Friday, 21 January, 2022

Turning the Tide on Inequality

Dr. Ranjan Roy

Turning the Tide on Inequality
Dr. Ranjan Roy

Inequalities remain pervasive, elucidates the World Inequality Report 2022. COVID-19, a public health crisis, is increasing multiple kinds of poverty (e.g., rural and urban poverty) and inequality. Marginalised populations, including women, indigenous populations and slum dwellers, have borne the brunt of the fallout from the pandemic. The UN indicates the COVID-19 pandemic financial crisis is reversing progress made in decreasing income inequality.

Inequality has emerged as a ‘roadblock’ to progress in Bangladesh. An overarching strategy is crucial to address economic (e.g., income and employment), socio-political (gender and education) and health (health care and nutritional) inequalities. Numerous factors that are creating a vicious cycle of economic inequality, notably income inequality, are major challenges for Bangladesh. These have indeed been on a rising trend in this country as growth accelerated. These inequalities are accompanied by wealth inequality. These inequalities as well as other forms of inequalities like poverty, wage, age and employment perpetuate economic inequality.

Massive job loss, low paid and precarious jobs that limit access to a decent income are obvious reasons for causing economic inequality amid COVID-19 pandemic. Other causes are low levels of education and skills, being members of minority ethnic groups and living in a very disadvantaged community. Income inequality is usually larger in cities than in rural areas.

The COVID-19 pandemic has played an important role in uncovering and amplifying numerous health inequalities in this country. Many factors cause health disparities, including inadequate access to healthy and nutritional foods, poor quality of care, social conditions (poverty and violence) and environmental conditions (poor air quality). Inequalities in health have led to dire consequences in COVID-19 morbidity and mortality, studies estimate.

Gender inequality has sharply increased during this pandemic, although they exist since time immemorial. Of late, situations regarding discrimination and violence against women and girls, child marriages and women’s job losses have deteriorated, placing gender equality achievement in jeopardy. Women receive less education than men, often confront barriers in labour markets and receive unequal pay. Unemployment, poverty, illiteracy, sexual harassment, anti-female attitude, social customs and belief causes a harsh reality of gender inequality. The government must work on several fronts to minimise this plethora of inequalities. Building a ‘Zero Poverty Country’ is the key to reducing inequality.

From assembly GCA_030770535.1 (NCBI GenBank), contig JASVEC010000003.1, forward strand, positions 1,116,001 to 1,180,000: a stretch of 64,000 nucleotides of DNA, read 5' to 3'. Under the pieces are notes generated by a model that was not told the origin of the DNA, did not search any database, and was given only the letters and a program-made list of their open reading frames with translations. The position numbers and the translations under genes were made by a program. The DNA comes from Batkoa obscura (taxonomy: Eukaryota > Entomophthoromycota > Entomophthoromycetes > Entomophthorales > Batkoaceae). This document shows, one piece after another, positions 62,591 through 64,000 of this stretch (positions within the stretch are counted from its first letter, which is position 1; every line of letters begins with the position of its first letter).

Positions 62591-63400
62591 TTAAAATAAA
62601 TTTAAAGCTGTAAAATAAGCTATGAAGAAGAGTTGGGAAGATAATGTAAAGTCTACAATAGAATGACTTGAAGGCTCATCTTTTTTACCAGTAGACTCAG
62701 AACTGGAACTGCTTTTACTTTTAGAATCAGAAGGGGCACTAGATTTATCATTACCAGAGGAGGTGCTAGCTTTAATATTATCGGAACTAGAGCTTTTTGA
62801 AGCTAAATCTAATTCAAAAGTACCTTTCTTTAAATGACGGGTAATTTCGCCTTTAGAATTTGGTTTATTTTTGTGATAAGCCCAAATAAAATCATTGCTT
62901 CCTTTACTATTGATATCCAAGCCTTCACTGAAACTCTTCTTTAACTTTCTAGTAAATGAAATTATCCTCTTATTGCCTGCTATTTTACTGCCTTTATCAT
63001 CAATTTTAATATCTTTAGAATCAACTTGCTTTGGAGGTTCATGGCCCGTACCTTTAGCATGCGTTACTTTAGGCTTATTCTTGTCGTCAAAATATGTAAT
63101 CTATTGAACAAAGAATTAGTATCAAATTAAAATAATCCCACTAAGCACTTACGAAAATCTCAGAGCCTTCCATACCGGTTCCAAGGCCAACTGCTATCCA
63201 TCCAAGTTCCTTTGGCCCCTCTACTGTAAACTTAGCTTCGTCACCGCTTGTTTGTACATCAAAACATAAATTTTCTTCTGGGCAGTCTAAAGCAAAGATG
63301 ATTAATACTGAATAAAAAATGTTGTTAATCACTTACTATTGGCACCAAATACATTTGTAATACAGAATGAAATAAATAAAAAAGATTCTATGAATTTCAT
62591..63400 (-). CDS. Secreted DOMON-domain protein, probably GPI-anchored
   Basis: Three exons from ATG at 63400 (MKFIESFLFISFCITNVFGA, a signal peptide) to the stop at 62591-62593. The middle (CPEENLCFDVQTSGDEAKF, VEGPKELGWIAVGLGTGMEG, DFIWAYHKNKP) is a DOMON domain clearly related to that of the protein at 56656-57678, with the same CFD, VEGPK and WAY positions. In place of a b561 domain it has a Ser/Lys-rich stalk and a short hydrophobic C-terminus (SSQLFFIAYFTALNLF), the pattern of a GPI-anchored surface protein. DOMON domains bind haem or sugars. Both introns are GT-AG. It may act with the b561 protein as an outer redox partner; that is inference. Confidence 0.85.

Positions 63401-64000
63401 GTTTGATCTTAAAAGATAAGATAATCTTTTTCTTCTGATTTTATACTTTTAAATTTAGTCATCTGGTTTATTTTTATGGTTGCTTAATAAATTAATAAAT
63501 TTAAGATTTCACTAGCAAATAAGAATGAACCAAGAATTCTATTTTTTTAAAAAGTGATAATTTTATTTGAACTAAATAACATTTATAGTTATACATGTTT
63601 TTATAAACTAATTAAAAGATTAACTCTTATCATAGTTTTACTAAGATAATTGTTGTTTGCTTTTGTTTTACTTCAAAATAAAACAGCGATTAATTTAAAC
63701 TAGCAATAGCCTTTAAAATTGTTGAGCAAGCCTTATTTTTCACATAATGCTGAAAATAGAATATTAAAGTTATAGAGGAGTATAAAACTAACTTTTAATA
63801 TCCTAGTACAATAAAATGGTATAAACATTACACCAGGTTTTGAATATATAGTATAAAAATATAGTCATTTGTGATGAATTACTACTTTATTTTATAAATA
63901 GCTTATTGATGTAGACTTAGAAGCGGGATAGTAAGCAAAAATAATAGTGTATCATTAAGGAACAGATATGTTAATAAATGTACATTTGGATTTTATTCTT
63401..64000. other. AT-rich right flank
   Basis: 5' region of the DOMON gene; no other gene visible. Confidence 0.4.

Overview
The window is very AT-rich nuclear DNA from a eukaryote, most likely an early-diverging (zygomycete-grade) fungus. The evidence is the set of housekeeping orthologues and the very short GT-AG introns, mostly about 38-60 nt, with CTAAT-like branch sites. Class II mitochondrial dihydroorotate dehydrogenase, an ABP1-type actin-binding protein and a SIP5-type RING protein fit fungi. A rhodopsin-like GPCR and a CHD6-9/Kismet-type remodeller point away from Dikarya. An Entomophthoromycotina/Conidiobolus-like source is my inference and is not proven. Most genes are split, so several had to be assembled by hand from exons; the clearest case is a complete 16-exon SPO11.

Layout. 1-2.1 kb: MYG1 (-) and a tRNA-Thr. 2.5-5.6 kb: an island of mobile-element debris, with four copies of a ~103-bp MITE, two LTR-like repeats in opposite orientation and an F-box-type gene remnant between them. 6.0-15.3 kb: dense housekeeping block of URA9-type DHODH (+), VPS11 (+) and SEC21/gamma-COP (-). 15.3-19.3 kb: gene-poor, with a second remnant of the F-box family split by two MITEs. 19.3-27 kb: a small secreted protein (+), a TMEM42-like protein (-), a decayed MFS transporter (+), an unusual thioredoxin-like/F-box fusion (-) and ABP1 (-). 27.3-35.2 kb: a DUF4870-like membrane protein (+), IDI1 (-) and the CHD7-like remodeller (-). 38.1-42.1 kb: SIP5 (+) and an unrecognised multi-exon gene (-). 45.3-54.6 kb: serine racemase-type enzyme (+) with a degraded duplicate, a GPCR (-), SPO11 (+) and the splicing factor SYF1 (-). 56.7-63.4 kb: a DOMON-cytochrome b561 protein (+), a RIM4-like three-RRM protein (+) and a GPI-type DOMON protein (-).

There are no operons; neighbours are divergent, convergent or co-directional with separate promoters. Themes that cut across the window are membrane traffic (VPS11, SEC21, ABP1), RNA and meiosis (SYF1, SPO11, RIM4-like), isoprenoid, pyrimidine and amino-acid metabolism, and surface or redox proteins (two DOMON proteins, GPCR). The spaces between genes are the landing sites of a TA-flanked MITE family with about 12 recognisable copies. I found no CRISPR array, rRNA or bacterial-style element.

A principal vision of ‘Vision 2041’ stipulates “Poverty will become a thing of the past in Sonar Bangla.” To realise this vision, more proactive measures must be undertaken. The government must place emphasis on investment in ‘agriculture,’ a key strategy to alleviate poverty, by providing reasonable prices for farm products, diversifying agriculture, ensuring quality seeds and developing agricultural marketing.

There are many avenues for exploiting the manufacturing sector, including agro-based and SMEs. Bangladesh needs to pursue a strategy to promote labour-intensive exports that largely employ unskilled or semi-skilled labour. The success of ‘Ready-made Garment’ is an example of this strategy. Beside RMGs, major labour-intensive industries are jute goods, leather products, shoes (both leather and non-leather), furniture and electronics. These industries require an incentive environment similar to that found in RMG. Replicating policies for non-RMG exports is the way to go as long as high tariff protection prevails. Investing in small manufacturing enterprises (SMEs) is a proven weapon to reduce poverty since they outnumber large firms, employ vast numbers of people and help to shape innovation.

SMEs in Bangladesh still lack dynamism, suffering from low productivity, low investment, low skills and low technology. Rural SMEs are playing a key role in building the rural economy. Transforming the rural economy, government initiatives are crucial to address key difficulties such as lack of necessary funds, local level technology, patronisation, etc. Pro-poor and inclusive growth is a major strategy to narrow down inequalities. The Eight-Five Year Plan (8FYP) develops strategies for accelerating pro-poor and inclusive growth. Key areas are, inter alia, export-oriented manufacturing-led growth, infusing dynamism in the cottage, micro, small and medium enterprises (CMSMEs), promoting ICT-based entrepreneurship and strengthening overseas employment.